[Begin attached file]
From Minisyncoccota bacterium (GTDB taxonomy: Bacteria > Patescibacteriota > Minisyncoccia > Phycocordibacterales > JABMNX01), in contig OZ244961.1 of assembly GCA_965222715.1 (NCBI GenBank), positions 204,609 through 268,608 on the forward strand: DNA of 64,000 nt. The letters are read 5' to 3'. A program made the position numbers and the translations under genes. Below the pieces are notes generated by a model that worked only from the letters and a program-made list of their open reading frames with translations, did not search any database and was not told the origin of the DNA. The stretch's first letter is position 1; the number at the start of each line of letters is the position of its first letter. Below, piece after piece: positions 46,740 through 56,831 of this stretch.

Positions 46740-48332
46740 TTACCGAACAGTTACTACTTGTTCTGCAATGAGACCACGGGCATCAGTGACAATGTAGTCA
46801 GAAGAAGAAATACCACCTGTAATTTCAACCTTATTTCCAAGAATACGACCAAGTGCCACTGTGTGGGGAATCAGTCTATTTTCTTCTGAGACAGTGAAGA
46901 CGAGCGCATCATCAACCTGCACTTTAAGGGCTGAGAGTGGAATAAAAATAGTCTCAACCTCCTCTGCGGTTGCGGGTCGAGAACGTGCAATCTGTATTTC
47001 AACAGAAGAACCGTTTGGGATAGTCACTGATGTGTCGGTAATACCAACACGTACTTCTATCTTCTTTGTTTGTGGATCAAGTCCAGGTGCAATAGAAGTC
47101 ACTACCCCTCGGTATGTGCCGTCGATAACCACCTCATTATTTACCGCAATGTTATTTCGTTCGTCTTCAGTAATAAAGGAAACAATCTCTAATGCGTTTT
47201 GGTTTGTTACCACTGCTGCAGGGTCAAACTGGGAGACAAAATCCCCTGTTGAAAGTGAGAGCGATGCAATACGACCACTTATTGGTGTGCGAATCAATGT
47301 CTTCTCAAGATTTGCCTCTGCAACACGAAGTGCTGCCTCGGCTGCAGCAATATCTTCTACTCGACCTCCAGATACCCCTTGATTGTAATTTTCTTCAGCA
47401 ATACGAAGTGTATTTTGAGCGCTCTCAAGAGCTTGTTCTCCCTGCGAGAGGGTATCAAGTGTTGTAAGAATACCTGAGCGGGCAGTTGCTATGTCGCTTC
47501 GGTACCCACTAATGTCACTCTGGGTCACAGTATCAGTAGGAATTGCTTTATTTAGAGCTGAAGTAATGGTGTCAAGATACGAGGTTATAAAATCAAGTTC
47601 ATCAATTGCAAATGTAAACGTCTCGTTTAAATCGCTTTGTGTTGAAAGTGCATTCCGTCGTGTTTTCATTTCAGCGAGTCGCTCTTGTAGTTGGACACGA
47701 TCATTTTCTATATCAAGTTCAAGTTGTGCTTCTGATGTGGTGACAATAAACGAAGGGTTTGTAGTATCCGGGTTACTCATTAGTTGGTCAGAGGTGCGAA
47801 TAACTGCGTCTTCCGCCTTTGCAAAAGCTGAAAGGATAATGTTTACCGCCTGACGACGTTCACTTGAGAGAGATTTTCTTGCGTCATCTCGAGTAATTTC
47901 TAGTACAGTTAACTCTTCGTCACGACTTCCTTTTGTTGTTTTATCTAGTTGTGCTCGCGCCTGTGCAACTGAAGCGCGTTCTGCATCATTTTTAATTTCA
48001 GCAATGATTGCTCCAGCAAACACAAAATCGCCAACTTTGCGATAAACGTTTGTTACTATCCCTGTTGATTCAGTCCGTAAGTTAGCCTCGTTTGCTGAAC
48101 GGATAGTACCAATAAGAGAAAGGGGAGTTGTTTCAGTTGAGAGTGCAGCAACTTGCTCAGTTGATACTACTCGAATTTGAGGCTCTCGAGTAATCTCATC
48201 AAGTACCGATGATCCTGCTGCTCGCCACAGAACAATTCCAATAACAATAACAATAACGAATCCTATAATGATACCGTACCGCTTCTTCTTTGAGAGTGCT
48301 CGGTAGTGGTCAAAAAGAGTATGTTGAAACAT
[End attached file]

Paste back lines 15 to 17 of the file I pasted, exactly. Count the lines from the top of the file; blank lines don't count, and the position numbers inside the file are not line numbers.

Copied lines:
47901 TAGTACAGTTAACTCTTCGTCACGACTTCCTTTTGTTGTTTTATCTAGTTGTGCTCGCGCCTGTGCAACTGAAGCGCGTTCTGCATCATTTTTAATTTCA
48001 GCAATGATTGCTCCAGCAAACACAAAATCGCCAACTTTGCGATAAACGTTTGTTACTATCCCTGTTGATTCAGTCCGTAAGTTAGCCTCGTTTGCTGAAC
48101 GGATAGTACCAATAAGAGAAAGGGGAGTTGTTTCAGTTGAGAGTGCAGCAACTTGCTCAGTTGATACTACTCGAATTTGAGGCTCTCGAGTAATCTCATC